Another reason to avoid solar water heating ?

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Postby ChrisB » Wed Jul 30, 2008 5:10 pm

mmmmmmmm with gas going up by 35% :shock: who cares if your rinsing with hot solar water or not.

I reject reality and substitute my own !!!!!!

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Postby visioninthedark » Mon Aug 11, 2008 11:29 pm

What about using one of those shower mixer taps to set the maximum water temperature before it goes in the machine? If it was plumbed into the sink tap you could run the tap for a mo to get the warm water through before switching the machine on. The splash of water would at least be warm and if there was an error message showing up then you could simply turn down the temp on the mixer unit. Rough init when a washing machine tries to exert control on your life... :twisted:

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Postby NickJ » Tue Aug 12, 2008 7:43 am

having been through the process of selecting a dishwasher to work on hot fill to use with solar water we found the Miele range allow hot filling up to 60C and the use of solar heated water is specifically mentioned in the manual. This feature was denied by the half wit in the local electrical store but we checked with miele and bought online!

Obviously you need to ensure you have a thermostatic blending valve on your hot water to avoid solar water at 90 going in but to be honest this should be fitted to any system with solar as you dont want to try and wash your hands under water at 90 either :D

Also the meile machines may not be cheap but they are designed with a 20 year service life and are very nice to use.

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Postby microman » Tue Aug 12, 2008 9:32 am

Likewise the Bosch we have just bought recommends cold but does allow hot up to 60 C.

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Joe T
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Postby Joe T » Mon Sep 01, 2008 3:43 pm

I wonder how long it will be until we go over to one input, just cold like France and other European countries.

Also noticed on a lot of these appliances they now only have a soft touch type power on button, no good for timers etc, whats that about?
Thats the trouble with ordering online, now I have to stay up late just to turn it on for the Economy7 :oops:

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Postby nino500 » Mon Sep 01, 2008 4:56 pm

This is an intersting one.

I've been a boat dweller for a couple of years in the recent past and used to read a lot of related publications.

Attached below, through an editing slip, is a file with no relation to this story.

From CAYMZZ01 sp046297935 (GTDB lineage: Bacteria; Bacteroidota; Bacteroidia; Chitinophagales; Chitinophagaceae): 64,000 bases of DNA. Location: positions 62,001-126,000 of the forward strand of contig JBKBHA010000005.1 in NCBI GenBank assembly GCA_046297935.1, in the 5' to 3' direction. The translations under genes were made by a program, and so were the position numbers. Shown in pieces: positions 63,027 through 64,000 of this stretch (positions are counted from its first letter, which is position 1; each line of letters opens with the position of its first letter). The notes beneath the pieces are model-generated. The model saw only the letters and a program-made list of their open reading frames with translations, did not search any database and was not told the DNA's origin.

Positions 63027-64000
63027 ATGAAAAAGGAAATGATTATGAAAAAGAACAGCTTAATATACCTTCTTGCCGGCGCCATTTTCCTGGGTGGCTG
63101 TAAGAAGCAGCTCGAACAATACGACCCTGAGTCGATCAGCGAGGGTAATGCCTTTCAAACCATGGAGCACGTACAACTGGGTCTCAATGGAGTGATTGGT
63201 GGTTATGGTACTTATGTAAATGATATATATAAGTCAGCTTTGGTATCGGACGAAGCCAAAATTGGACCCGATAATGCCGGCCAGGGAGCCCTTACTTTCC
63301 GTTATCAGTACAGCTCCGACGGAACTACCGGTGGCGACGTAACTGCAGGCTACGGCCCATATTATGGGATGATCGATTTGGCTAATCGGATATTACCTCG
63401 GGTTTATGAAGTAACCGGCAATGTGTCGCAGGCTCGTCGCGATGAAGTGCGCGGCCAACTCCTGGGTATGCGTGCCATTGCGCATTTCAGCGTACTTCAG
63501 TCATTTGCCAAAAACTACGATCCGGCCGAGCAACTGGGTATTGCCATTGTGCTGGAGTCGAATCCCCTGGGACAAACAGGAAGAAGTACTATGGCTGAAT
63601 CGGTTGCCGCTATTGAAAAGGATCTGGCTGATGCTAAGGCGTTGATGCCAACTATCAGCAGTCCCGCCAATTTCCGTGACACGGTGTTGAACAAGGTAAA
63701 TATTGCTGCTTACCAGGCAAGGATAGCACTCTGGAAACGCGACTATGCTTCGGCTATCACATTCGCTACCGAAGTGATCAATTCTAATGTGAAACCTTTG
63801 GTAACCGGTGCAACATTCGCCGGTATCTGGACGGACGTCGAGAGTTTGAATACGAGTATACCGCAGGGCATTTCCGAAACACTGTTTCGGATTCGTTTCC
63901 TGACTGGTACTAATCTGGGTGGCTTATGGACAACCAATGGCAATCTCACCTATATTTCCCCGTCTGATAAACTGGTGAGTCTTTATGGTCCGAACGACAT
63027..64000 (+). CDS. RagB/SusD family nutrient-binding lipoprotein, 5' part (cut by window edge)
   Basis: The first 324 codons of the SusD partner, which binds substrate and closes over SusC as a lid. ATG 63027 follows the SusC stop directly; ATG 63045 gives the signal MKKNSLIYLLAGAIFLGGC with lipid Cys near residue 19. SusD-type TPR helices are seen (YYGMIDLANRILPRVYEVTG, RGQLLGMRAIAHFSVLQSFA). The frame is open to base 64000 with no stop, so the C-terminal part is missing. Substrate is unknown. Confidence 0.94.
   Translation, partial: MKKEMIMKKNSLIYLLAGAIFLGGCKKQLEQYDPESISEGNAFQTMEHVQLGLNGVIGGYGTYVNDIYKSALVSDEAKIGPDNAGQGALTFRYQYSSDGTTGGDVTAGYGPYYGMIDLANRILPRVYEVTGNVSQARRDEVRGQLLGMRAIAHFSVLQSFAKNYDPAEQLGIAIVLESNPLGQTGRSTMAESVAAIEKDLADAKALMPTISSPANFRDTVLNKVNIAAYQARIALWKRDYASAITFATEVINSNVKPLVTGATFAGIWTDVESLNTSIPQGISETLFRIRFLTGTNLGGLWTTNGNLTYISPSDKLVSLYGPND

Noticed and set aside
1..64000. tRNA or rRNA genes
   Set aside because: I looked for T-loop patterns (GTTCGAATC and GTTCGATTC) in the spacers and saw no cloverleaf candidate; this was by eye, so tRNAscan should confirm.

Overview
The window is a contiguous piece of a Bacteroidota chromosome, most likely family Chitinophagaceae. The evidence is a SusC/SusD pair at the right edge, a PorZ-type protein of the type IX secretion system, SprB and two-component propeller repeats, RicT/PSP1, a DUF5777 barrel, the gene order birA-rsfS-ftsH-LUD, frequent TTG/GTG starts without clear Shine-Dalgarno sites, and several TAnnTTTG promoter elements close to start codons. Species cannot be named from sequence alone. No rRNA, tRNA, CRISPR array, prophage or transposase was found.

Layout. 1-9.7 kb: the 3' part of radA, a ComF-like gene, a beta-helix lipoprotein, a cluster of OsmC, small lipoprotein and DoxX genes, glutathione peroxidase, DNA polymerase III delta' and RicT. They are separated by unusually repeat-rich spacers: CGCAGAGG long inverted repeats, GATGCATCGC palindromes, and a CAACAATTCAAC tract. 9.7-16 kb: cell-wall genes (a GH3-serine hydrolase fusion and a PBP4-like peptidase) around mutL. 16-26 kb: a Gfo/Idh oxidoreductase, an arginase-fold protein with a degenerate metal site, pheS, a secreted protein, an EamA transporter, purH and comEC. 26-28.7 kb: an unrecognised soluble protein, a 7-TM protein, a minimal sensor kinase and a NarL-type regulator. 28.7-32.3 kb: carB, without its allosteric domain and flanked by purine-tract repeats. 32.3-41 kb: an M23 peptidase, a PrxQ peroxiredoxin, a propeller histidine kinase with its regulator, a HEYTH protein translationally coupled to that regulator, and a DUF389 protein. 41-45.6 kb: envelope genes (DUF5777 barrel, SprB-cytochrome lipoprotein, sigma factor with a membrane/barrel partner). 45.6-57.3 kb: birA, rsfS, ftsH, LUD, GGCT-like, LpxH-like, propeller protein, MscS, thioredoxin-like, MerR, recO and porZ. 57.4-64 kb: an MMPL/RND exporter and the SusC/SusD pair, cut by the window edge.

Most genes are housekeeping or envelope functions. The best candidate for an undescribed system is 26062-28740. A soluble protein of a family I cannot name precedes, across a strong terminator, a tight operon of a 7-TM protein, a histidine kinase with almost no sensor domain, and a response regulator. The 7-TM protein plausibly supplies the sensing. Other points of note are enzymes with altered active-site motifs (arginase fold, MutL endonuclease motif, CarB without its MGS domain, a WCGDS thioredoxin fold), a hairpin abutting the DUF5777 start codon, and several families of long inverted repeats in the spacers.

Boat and barge owners need to use as little electrical power as possible to stay within the power limits of their inverters. Therefore a washing mashine that takes a hot fill is essential.

I remember an article in a barge magazine where the owners found a range of machines which were full domestic size but had no internal heater element so your wash temperature is whatever the hot water system supplies. I think they were made by Philips but only availabe to the US market for some reason. I'll have a look back through my barge magazines and see if I can find it.

This would be Ideal for a green home as you would be likely to be using inverter mains power as well as solar water heating.


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Postby Night Train » Tue Sep 02, 2008 8:31 am

nino500 wrote:This would be Ideal for a green home as you would be likely to be using inverter mains power as well as solar water heating.


Using less power can't be a bad thing where ever we live. It would be interesting to know what is available.

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tried hot fill

Postby battyv » Tue Nov 18, 2008 11:19 pm

I have run our cold fill Bosch on hot water from tank (wood and solar heated). Tried various setting, quick eco etc.
Also had power meter in line.
Result was around 20% electricity saving, and yes I do try and run cold water out of supply line, especially for first fill.
I'm paying about 16p/unit for my 100% renewable electric.
So the eco wash we usually use costs around 20p and with hot fill was around 14p to 16p.
Having just put up 2kw wind turbine I have got positively retentative about SAVING it before having to generate it.
If anyone comes up with pv's significantly below £4/watt let us know.

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Postby NickJ » Thu Nov 20, 2008 8:54 pm

Sadly PVs below £4/watt retail is looking less likley at present due to production limitations and a silicon shortage. however with the much touted credit crunch etc. things may change. Fortunatly for me (I work in the renewables industry) demand for PV remains strong at the moment....less good if you want cheap PV. You could probably get it below £4 if you bought enough though...PM me if you need 4kw plus!

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Postby MB » Fri Jan 09, 2009 3:55 pm

Maplin are selling a solar pack consisting of 60 watts of amorphous panels (four panels), plus solar controller for £199.

Okay, so amorphous isn't as good as crystaline, but I've had some of these panels for the past 15 months and they're pretty good. Compared to my crystaline panels they're bigger, but watt for watt they generate very similar amounts of electrickery.
My new book is out: The 2011 Electric Car Guide is available from Amazon and all good bookshops.

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